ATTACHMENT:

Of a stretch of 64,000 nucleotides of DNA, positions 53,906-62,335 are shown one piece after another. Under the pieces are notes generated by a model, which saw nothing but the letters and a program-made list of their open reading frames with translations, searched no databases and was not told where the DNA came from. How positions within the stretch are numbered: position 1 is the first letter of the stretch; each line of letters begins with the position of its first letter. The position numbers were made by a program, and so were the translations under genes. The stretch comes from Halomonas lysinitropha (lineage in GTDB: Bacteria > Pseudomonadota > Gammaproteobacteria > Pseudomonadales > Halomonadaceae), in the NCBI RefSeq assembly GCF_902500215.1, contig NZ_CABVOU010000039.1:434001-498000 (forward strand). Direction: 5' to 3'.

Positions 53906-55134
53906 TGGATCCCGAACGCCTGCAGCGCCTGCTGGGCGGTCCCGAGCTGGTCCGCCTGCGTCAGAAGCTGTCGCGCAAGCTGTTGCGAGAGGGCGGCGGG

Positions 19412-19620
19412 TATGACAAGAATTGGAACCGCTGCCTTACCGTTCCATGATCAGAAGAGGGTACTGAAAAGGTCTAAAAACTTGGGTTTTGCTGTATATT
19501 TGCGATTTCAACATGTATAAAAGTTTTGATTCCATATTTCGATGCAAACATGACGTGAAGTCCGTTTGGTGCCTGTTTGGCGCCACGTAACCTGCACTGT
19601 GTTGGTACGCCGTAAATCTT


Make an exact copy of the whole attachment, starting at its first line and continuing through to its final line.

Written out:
Of a stretch of 64,000 nucleotides of DNA, positions 53,906-62,335 are shown one piece after another. Under the pieces are notes generated by a model, which saw nothing but the letters and a program-made list of their open reading frames with translations, searched no databases and was not told where the DNA came from. How positions within the stretch are numbered: position 1 is the first letter of the stretch; each line of letters begins with the position of its first letter. The position numbers were made by a program, and so were the translations under genes. The stretch comes from Halomonas lysinitropha (lineage in GTDB: Bacteria > Pseudomonadota > Gammaproteobacteria > Pseudomonadales > Halomonadaceae), in the NCBI RefSeq assembly GCF_902500215.1, contig NZ_CABVOU010000039.1:434001-498000 (forward strand). Direction: 5' to 3'.

Positions 53906-55134
53906 TGGATCCCGAACGCCTGCAGCGCCTGCTGGGCGGTCCCGAGCTGGTCCGCCTGCGTCAGAAGCTGTCGCGCAAGCTGTTGCGAGAGGGCGGCGGG

Positions 19412-19620
19412 TATGACAAGAATTGGAACCGCTGCCTTACCGTTCCATGATCAGAAGAGGGTACTGAAAAGGTCTAAAAACTTGGGTTTTGCTGTATATT
19501 TGCGATTTCAACATGTATAAAAGTTTTGATTCCATATTTCGATGCAAACATGACGTGAAGTCCGTTTGGTGCCTGTTTGGCGCCACGTAACCTGCACTGT
19601 GTTGGTACGCCGTAAATCTT